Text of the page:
If you’re a debtor and you filed for bankruptcy, your creditor must stop collecting debts from you. Here’s why.
The very purpose of bankruptcy is to give debtor a chance to start over his personal finance or business by having his/her debts “forgiven”. When you filed for bankruptcy, you essentially tell your creditors that they can’t get much from you, that you are so burdened you can’t pay them anymore.
This doesn’t mean you won’t pay anything. In fact, bankruptcy is just a settlement case between you and your creditors. While bankruptcy “forgives” you of your debts, it simultaneously help creditors to get repayment from you. Yes, you will still pay, only through a different process.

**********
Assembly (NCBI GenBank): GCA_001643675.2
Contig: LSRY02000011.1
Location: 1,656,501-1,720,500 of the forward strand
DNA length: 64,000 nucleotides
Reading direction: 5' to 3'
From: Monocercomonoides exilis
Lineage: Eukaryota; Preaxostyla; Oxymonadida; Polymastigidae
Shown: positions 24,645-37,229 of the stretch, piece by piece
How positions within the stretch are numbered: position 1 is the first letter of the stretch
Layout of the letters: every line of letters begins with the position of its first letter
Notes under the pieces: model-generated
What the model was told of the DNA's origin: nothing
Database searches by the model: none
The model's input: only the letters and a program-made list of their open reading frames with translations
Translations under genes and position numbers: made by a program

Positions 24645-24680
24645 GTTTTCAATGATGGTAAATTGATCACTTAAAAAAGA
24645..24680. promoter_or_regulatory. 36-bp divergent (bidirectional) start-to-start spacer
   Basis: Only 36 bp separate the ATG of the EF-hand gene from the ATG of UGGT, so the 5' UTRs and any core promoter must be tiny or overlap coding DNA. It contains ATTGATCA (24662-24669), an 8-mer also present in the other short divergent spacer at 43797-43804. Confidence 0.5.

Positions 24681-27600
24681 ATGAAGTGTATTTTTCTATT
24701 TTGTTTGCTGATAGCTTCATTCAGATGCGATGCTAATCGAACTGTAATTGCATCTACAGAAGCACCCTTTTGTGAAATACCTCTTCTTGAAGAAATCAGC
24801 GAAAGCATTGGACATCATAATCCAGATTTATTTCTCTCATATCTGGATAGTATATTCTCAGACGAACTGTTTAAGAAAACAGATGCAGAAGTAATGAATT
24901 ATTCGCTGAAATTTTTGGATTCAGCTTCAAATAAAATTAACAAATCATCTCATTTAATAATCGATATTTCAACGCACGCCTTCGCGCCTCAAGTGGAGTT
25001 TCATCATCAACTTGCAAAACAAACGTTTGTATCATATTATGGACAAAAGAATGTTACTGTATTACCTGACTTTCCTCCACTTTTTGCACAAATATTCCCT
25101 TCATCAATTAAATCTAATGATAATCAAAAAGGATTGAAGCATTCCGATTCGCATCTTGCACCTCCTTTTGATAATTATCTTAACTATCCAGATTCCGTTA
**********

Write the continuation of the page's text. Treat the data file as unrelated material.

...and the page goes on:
This process usually means having your assets liquidated as a form of payment to your creditors. Since that’s not something you’ll like, you can opt for a repayment plan or restructuring plan if you are eligible. These options are classified as “chapters” in the US bankruptcy law.
Either way, your creditor must stop collecting debts from you. No matter how overdue your debt is, there’s no need to pay for that – even if your creditor tries to collect debt from you – once you filed for bankruptcy.
If you are having any problem with your bankruptcy case, be sure to find a bankruptcy lawyer to help you settle this case!